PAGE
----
There’s a lot more to being heard than simply raising your voice. In fact, did you ever notice how teachers gain the attention of their class, by lowering their volume, and using silent gestures even, as opposed to shouting?
So how can you elevate your voice? Pay attention not only to the effective use of volume, but also by looking at the gravitas of your delivery, and the quality of your content.
Have you noticed how much more open you are to ideas when they are relatable, as opposed to those espoused from on high? Think about how you can connect with your intended audience through storytelling. Help them share your passion. Get eyeball to eyeball with them. Ditch your notes.
Be definitive. If you are setting your stall out as a thought leader, your audience will expect you to lead. State your position clearly without deviation or dithering.
And if the very idea of stepping up to speak, in whatever context, fills you with dread, turning you cold and pale from head to toe, think how you can better manage your state. The NLP Ring of Power state management exercise is a super one to adopt here. Even something as simple as getting yourself into the right head space either through meditation or movement can work wonders for getting in the right zone.
Do your research. Observe other speakers, whether in person within your own circles, or on the world stage. Take a keen interest in TED Talks and seeing what you can learn, adopt and model.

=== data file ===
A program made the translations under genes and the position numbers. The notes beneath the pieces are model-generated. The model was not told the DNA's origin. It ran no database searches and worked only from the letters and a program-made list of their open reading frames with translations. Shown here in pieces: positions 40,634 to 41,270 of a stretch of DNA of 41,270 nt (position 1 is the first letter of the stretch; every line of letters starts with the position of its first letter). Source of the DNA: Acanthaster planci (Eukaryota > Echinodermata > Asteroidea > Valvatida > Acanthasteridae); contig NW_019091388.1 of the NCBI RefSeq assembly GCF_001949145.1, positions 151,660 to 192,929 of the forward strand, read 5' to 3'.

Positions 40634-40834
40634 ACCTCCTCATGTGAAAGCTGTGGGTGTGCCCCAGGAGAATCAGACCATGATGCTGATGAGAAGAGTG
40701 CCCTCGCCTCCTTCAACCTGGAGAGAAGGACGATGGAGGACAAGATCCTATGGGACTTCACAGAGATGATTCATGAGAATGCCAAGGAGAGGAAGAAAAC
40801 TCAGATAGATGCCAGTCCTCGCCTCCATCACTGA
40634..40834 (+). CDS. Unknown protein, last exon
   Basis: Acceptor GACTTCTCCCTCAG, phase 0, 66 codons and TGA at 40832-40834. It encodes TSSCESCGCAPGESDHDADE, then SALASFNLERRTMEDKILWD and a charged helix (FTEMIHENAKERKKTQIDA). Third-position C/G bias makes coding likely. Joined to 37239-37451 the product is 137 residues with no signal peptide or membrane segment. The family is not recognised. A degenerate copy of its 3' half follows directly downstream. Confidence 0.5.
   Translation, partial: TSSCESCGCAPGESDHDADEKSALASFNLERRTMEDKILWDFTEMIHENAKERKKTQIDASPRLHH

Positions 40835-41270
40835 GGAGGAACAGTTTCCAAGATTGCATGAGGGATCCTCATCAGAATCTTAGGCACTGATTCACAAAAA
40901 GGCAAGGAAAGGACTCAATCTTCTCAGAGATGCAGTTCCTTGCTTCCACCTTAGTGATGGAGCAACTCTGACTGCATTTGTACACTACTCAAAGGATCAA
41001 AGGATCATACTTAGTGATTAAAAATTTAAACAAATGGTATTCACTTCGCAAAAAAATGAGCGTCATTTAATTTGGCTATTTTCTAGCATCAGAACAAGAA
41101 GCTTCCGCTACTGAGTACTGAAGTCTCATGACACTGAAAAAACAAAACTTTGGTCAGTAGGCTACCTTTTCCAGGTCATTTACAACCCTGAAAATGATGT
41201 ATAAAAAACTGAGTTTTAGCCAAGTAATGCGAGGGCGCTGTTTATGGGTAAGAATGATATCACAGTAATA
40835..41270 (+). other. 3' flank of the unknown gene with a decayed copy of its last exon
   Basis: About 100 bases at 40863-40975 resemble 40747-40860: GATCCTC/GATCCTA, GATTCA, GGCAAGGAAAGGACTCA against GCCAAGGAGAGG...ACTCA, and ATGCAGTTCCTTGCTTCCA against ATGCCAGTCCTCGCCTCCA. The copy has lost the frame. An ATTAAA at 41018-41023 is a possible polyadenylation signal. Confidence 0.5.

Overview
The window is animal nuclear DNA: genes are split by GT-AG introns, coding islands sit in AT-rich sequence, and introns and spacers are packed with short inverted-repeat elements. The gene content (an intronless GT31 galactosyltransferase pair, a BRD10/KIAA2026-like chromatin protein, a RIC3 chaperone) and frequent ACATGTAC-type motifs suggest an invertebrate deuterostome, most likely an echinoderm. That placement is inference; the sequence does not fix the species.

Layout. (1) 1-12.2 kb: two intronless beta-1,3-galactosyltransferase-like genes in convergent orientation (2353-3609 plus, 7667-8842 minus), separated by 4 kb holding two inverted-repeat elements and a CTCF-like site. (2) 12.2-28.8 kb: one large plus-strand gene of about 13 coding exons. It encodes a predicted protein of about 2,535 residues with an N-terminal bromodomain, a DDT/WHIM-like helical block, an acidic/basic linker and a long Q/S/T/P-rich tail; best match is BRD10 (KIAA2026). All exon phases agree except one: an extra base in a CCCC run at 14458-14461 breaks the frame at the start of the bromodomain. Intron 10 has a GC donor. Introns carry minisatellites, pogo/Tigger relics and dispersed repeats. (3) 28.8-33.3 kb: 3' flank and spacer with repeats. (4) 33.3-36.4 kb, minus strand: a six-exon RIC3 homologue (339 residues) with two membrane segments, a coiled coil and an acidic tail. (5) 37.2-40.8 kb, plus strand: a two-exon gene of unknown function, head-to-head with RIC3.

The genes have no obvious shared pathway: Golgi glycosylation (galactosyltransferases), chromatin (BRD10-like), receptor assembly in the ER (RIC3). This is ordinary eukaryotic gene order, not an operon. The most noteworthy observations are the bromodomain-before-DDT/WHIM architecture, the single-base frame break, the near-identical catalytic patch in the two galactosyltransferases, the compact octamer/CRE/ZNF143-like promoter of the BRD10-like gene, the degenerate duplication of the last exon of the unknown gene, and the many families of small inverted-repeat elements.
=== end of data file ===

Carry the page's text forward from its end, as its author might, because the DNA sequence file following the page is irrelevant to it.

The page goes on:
It goes without saying, in many ways, the most effective tool to develop the art of skilful speaking is through practice. That way you will develop confidence in your own voice.
Where circumstances allow, record it. By observing the replay, what do you notice about your body language and the use of pace, tone and breath? What works? What to ditch or develop?
Don’t be afraid to take every opportunity to practice, whether by offering to do the next work webinar or using video to good effect on social media.
4. Allies, Role Models and Role Modelling too.
Finally, when you are out of the room, away from the table, think about finding allies still prepared to speak up and advocate for you in your absence; it may be your mentor or a role model perhaps.
Think also about how you could be a role model for others too, to support those around you to find and develop their own voices as well: empowered women empower women, after all.
Be that woman.
Nikki Alderson Biography
Nikki Alderson, specialist coach, speaker and author, and former Criminal Barrister with 19 years’ experience:
- supports organisations, law firms and barristers’ Chambers to retain female talent; and
- empowers female lawyers to achieve career ambitions.
Nikki specialises in 3 areas:
- Women leadership transition and change;
- Enhanced career break returner support; and
- Workplace resilience, mental toughness, confidence and wellness.
She is the author of Amazon No.1 Bestseller Raising the Bar: empowering female lawyers through coaching, (https://amzn.to/3fodKQX) nominee for the Inspirational Women Awards, Champion of the Year Category and finalist in the 2020 Women in Law Awards, Legal Services Innovator of the Year and 2019 International Coaching Awards, International Coach of the Year Category.